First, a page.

What is InDesign Used For?

by Carolyn Stendahl

Adobe InDesign, a part of the Creative Suite product line, is a widely-used software program for page composition, design and production. Graphic artists and digital publishers choose InDesign when they want creative control in manipulating page elements, mainly text and images, in single or multipage documents.

History

Before technology, designers laid out documents using traditional paste-up techniques. With the development of PageMaker, desktop publishing became accessible to the masses. In 1999, Adobe Systems released InDesign to replace the fledgling PageMaker program and to compete with QuarkXPress' growing popularity with design professionals.

Function

From brochures to books to advertisements, InDesign enables designers to import text, photographs and vector art, place them onto a page, and link multiple pages together for quick print and electronic distribution.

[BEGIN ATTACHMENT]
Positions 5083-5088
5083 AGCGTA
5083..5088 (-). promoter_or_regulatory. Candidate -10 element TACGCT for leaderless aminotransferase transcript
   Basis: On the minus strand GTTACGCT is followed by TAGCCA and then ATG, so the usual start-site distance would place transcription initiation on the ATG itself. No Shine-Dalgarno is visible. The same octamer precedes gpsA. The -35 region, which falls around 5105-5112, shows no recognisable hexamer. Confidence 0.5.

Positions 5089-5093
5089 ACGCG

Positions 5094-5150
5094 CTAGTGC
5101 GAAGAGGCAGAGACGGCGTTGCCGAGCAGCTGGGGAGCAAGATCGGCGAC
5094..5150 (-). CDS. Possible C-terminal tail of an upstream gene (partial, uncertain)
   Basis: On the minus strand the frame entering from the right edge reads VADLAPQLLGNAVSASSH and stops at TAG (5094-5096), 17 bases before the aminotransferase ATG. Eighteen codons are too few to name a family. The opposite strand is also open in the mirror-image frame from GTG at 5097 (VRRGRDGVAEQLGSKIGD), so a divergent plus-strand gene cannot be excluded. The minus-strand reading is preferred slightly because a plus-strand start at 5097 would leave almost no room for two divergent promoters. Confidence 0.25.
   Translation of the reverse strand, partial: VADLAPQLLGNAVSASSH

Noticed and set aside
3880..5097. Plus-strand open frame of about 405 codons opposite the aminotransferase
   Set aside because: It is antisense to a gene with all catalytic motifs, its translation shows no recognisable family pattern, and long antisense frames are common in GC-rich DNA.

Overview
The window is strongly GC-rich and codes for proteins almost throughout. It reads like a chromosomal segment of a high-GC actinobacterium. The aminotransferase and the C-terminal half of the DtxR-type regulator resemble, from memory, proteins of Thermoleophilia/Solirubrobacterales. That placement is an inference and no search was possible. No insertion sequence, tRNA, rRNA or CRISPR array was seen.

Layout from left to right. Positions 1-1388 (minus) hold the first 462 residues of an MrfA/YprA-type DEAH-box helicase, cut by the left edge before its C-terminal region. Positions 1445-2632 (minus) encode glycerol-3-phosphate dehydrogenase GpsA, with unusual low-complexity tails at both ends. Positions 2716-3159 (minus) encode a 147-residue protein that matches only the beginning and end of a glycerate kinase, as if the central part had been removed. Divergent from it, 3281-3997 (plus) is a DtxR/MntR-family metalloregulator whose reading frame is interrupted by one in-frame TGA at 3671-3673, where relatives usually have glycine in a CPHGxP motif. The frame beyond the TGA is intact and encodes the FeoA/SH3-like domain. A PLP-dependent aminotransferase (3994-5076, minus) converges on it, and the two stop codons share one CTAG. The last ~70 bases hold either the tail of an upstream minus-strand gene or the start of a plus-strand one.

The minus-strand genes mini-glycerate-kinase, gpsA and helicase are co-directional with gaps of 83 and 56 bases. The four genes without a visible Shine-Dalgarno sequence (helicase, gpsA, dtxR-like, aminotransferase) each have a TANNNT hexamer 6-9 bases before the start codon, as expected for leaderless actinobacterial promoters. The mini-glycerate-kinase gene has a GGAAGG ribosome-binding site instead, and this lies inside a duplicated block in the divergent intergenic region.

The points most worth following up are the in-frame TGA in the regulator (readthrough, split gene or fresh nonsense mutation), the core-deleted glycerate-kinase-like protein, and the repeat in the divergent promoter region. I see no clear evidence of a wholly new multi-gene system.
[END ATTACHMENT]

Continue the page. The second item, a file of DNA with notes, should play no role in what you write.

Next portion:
Features

In multiple page documents, InDesign excels at providing page management tools, such as page reorder, text linking, master pages and numbering. InDesign also integrates with the Adobe Suite products, including InCopy, Bridge, Illustrator, Photoshop, Acrobat and Flash, and shares some common navigation and tools.

Limitations

InDesign offers only basic illustration and photo manipulation tools, eliminating the need to use other programs, such as Illustrator or Photoshop, for minor edits.

Benefits

One highlight of InDesign is its preflight capabilities for controlling and prepping files for offset print production.

About the Author

Carolyn Stendahl is a marketing and communications professional with more than 20 years of experience within healthcare, information technology, publishing, engineering, education, retail and human resource industries. Her range of work includes developing content for print, Web, video and e-mail programs, as well as writing press materials and articles.

Photo Credits

  • photo_camera Adobe InDesign